Re: Mutable objects which define __hash__ (was Re: Why are tuples immutable?)
From: Nick Coghlan (ncoghlan_at_iinet.net.au)
Date: Sun, 26 Dec 2004 12:17:42 +1000 To: Python List <email@example.com>
Bengt Richter wrote:
> I take it you are referring to regular python dictionaries,
Correct. So I'll skip over the sections talking about alternate lookup
strategies in my reply.
>>Anyway, what are the consequences of a type which has a 'variable hash'?
>>The only real bad consequence is that the internal state of a dictionary can
>>break if someone alters the hash of one of its keys. The restriction to
>>'constant hashes' is aimed squarely at eliminating this class of programming
>>errors. It doesn't actually provide any performance gain.
> Why not? It means you only have to compute the hash for any given object once,
> and you can cache the hash value. That could be a biggie if you had megabyte trees
> of nested tuples as keys and reused them frequently for lookup.
Allowing mutation doesn't mean abandoning your caching - it just means you need
a way to tell the dict to update it's key cache (i.e. rehash())
> I think, for one thing, it would be more efficient to notice that some keys were guaranteed not
> to need rehashing... um, maybe by paritioning the key set into immutables and mutables ;-)
True, since otherwise rehash() would have to check every key, even the immutable
ones. However, that only affects the time required for a rehash(), rather than
general dictionary operation.
> For another, it's not just a matter of "moving" keys that hash "incorrectly". If keys that
> are a part of the state of the dict can mutate outside of dict methods, then keys can mutate
> to equal each other, and "rehashing" will give equal hashes for previously unequal and distinct keys,
> and you must choose which of the previous values is to be the value for the two keys that have now
> become one by equality (however __eq__, __cmp__, __coerce__ and inheritance may define equality).
Or resist the temptation to guess, and have rehash() raise an exception :)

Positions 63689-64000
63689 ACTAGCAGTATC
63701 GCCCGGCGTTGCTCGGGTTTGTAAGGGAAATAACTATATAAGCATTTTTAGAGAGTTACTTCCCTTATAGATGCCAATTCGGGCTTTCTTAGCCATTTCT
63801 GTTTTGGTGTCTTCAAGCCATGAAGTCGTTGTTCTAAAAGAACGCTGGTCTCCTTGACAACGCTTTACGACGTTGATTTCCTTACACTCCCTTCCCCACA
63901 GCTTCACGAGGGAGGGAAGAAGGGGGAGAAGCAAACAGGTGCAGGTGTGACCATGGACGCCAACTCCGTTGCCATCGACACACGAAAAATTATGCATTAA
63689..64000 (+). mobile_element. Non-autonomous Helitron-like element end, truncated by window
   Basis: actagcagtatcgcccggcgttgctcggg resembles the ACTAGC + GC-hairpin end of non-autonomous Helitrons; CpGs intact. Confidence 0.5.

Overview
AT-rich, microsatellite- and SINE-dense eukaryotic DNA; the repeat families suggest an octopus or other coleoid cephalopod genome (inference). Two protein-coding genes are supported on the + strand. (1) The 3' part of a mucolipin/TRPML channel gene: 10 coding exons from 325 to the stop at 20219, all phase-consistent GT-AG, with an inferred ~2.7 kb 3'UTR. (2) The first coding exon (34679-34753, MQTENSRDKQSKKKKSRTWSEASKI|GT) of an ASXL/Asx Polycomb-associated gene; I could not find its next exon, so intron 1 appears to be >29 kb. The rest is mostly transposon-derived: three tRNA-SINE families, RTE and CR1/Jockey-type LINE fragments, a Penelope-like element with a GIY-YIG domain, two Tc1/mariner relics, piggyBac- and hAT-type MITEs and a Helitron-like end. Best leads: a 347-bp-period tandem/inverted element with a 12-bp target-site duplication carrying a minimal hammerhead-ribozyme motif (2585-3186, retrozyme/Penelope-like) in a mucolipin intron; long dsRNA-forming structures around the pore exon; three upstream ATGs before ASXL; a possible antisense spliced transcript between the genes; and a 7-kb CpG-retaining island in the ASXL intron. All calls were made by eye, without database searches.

> OTOH, if KeyError is frequent because of mutation, hashing may be next to useless overhead. IOW, DYFR ;-)
Indeed. I defined my FR based on Antoon's analogy of the sorted list - have the
dict behave like sorted list, so that if you screw the invariant, it's the
programmer's job to tell the dictionary to fix it.
>>>The problem is also that you really can't make new immutable objects
> I don't understand that one. What do you mean by "new immutable object"?
Bad terminology on Antoon's part, I think - I believe he meant "new immutable type".
I gave the Python 2.4's Decimal as an example of something which is
theoretically immutable, but doesn't actually enforce that immutability properly.
Overriding __setattr__ can give true immutability. It just makes the class a
serious pain to write :)
> That is so different that I don't know how it could be used to debug an app that
> uses a mutable key dict. I think Antoon was just asking for a key-mutation detector.
> I think that's reasonable goal. A deep copy of all keys defined would permit that,
> at least when dict methods had control. But you couldn't find the code that mutated
> the originals without something outside the dict to catch it in the act.
The identity keyed dict was based on Antoon's posted use case: he wanted to
classify mutable objects, and then check for membership in those groups.
You can use lists for this, but the lookup is slow. Conventional dictionaries
and sets give a fast lookup, but require that the items in use be hashable.
An identity dictionary (or set) solves the 'object classification' problem
> You just need to DYFR ;-)
I really do like this acronym :)
-- Nick Coghlan | firstname.lastname@example.org | Brisbane, Australia --------------------------------------------------------------- http://boredomandlaziness.skystorm.net